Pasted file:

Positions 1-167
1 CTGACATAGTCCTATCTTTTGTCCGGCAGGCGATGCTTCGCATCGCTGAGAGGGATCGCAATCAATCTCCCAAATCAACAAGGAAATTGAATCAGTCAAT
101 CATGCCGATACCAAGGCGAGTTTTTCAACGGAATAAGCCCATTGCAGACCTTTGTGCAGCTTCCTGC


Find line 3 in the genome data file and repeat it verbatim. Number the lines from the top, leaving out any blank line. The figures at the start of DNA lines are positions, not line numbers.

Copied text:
101 CATGCCGATACCAAGGCGAGTTTTTCAACGGAATAAGCCCATTGCAGACCTTTGTGCAGCTTCCTGC